Did the paper treat this story with as much sensitivity as it could have? No. To start with, the headline was larger and more dramatic than necessary. In retrospect, Editor Steve Smith agrees it was overdone. This story needed to be told, not yelled.
Next, I think the paper crossed the line in publishing information from Skyler’s online Web site – not because this was private; anything on the Web is public information. Rather, the problem was the attempt to use this information to explain his motives. That was the most significant weakness in the paper’s coverage.
Peggy McEwen, a school counselor at Gonzaga Prep, said “the paper was trying to make sense of this, and you can’t.” I agree. It’s understandable for the paper to want to provide explanations for a tragedy like this, yet answering “why” questions is inordinately difficult. Trying to play the role of psychoanalysts, for which typical reporters have no training, and for something as complex as the motives that would lead someone to take his own life, takes one into dangerous territory. To do so under tight deadline pressure simply aggravates the situation.
Then there were two quotes in the initial story. One was from a former Saint George’s teacher, who said Skyler “needed to stay” at that school. Another was from a parent who said, “The school knew it was coming,” yet had ignored Skyler’s cry for help.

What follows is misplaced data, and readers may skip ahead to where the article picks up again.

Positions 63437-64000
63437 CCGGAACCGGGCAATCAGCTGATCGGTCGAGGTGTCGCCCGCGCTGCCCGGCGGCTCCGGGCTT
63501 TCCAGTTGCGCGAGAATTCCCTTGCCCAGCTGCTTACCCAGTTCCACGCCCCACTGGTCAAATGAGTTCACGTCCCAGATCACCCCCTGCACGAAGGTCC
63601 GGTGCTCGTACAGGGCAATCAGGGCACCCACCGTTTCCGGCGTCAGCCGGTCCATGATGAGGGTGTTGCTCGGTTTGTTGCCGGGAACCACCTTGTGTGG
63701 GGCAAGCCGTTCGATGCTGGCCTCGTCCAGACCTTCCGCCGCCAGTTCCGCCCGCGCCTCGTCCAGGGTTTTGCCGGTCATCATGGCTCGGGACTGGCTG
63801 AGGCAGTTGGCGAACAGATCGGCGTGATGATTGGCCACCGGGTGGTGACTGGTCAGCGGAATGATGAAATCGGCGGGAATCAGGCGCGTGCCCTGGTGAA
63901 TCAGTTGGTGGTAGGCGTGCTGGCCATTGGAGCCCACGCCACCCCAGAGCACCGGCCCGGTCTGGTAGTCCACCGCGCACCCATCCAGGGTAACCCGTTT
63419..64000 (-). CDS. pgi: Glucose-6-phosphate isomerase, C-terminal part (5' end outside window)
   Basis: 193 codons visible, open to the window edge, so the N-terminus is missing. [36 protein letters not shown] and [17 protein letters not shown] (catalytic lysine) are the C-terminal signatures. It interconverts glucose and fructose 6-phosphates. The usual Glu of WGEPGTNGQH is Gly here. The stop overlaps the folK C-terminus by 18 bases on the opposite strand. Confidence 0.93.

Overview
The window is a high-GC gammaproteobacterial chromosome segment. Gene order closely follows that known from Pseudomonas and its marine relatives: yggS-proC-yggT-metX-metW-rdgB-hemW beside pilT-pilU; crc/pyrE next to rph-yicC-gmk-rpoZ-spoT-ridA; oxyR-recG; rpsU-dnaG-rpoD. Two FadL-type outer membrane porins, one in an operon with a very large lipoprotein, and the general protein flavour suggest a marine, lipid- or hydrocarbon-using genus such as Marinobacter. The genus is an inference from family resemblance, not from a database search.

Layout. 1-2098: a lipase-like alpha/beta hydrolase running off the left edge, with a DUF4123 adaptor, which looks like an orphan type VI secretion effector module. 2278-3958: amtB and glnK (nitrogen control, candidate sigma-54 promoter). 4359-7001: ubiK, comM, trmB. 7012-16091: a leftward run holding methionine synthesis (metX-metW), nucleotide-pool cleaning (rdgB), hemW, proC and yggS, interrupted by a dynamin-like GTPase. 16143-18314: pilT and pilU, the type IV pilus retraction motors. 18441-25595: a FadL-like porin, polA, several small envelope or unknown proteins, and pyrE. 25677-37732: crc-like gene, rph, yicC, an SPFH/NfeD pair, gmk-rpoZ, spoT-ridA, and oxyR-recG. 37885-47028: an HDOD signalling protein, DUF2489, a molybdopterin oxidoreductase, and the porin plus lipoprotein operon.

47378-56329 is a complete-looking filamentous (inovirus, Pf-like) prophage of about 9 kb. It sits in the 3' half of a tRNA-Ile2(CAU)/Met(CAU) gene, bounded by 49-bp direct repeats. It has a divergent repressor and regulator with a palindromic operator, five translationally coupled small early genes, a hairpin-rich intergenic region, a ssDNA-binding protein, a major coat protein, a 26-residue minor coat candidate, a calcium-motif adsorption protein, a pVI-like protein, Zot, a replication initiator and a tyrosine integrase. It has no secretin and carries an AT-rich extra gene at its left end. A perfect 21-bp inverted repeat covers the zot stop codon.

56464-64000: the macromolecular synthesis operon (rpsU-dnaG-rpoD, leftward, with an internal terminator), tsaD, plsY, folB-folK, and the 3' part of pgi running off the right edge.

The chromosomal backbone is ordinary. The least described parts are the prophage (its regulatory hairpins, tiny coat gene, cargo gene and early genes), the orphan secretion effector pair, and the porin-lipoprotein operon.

Green said these quotes were “like needles” jabbed into the school community. The issue isn’t whether they were accurate, or whether these sources could have or should have expressed themselves differently. The question is whether these quotes were integral to the story in the first place. I don’t think so. Including them was needlessly hurtful.
What of Editor Steve Smith’s response in the “Ask the Editor” column? Among other points Smith made on the coverage, he said: “While our hearts go out to the affected family, our responsibility isn’t to meet their needs, it is to meet yours [the readers’].”
McEwen thought this came across as uncaring, and I can see why. While Smith is right – the paper isn’t in a position to address the kind of hurt that most of us can only imagine – his remark can sound dismissive and unsympathetic. That’s especially so to people like the family and others close to the situation, who already felt burned by the initial coverage, and who probably were struck far more by the tone than the point Smith was making.
In conclusion, the paper overall did well in its factual coverage, even in areas that people didn’t like, such as naming Skyler or placing the story on the front page. However, it erred in attempting to answer the “why” question. They could have avoided much of the hurt some readers felt if they’d asked a simple question: How would I feel if this were a story about my brother, sister, son or daughter? The initial story overreached in a bid to explain what is almost certainly inexplicable. And whatever strengths the story had, for many readers close to the situation it’s the weaknesses that linger on – making a grim day even harder to bear.